The pyramid scheme makes rounds in New Zealand
In South Auckland, there is a pyramid scheme aimed at the inhabitants of the Pacific islands. Several people, who are also Tongans, have promoted schemes that have spread people in the $ 300 to $ 1,500 range.
A scheme is some kind of gift program where each person sends a gift to those who are higher in the chain.
Participants have been promised large sums of money that they can make in the scheme, but this depends on whether they recruit more into the scheme and persuade them to invest in it. Then they have to do the same to make money, etc.
Somewhere along the chain, the trail of money stops because fewer people get involved, while others fall away. For the scheme to work, it relies on a large number to be connected. In the end, the only one who makes money on all this is the originator of the scheme.
Some people who took part in one scheme went out to create their own and persuaded others to join them and said, “Come to mine, this is much better.”
“If something is too good to be true, it most likely is.”
So what are the features of a pyramid scheme?
There are a few keywords to look out for, the main ones being recruitment, network marketing, upline, downline, donation program.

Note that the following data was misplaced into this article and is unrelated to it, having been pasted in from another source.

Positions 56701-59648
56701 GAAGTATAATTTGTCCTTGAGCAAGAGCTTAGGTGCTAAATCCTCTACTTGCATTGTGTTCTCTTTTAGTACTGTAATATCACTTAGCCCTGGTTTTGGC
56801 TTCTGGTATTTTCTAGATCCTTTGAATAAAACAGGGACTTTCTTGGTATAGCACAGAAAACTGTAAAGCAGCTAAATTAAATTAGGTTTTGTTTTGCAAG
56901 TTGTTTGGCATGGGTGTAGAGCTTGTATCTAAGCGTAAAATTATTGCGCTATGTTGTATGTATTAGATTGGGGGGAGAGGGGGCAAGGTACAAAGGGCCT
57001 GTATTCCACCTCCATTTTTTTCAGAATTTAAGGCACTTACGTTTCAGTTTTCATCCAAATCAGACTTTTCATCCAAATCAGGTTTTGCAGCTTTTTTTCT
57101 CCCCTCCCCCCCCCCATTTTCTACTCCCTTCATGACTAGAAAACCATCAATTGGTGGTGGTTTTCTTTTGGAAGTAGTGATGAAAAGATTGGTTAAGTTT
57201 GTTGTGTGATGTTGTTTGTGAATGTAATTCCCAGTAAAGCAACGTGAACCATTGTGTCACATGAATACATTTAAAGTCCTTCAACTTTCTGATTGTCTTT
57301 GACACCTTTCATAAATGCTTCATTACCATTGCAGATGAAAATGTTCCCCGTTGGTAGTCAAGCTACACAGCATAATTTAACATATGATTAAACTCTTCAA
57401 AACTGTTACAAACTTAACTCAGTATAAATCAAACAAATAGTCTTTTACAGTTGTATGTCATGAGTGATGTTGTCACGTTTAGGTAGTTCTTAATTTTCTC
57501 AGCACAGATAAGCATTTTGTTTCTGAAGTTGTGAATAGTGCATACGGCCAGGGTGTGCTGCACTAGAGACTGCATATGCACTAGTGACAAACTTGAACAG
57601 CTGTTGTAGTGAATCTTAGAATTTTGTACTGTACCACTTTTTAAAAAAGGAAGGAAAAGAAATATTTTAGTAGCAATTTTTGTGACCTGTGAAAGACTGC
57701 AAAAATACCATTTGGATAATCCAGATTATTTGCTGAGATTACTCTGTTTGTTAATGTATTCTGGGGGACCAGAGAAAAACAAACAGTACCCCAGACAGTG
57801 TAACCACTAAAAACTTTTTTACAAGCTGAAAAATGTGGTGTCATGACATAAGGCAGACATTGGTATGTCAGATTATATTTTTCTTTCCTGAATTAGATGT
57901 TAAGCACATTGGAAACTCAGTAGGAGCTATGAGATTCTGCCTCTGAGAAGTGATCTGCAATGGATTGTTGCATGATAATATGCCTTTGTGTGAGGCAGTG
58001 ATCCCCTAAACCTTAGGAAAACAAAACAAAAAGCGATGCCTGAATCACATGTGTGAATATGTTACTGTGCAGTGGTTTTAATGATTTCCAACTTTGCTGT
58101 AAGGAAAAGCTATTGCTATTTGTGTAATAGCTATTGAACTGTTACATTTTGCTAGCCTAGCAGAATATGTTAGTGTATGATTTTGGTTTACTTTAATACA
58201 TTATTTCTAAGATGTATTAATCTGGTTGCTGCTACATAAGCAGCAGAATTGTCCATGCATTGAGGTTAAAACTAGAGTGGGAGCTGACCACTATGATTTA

The only question that scheme promoters should ask is, “What products
Any marketing scheme that requires its members to hire other people to make money without selling any products is almost certainly a pyramid scheme that is illegal in New Zealand and other countries.
Legitimate companies like Amway, Melaleuca, Herbalife, Kleeneze (UK) all sell products as well as a number of other companies that involve recruiting others, but even so, the tactics of these companies can be explicitly harassing people who don’t fit in. the type of sale will be persuaded to join the scheme without any hope of ever making any money. There are several pyramid schemes that masquerade as network marketing companies, so you have to be on the ball.
What can people do to protect themselves?
The most obvious thing is to use financial advice and it does not have to cost an arm and a leg. Get free legal advice from a Citizens Advice Bureau. You can also go to your bank for advice. Of course, people who promote these schemes don’t want you to do it, but they want your money and they don’t want you to reveal their scheme.
It is those who can afford it the least who are interested in these schemes; the idea of a financially free life with little or no effort. The promoters of these schemes sell the dream; who says, “Dreams are free?”
At the heart of it all is that these schemes are illegal in most countries, so if you are a participant, you could get into trouble.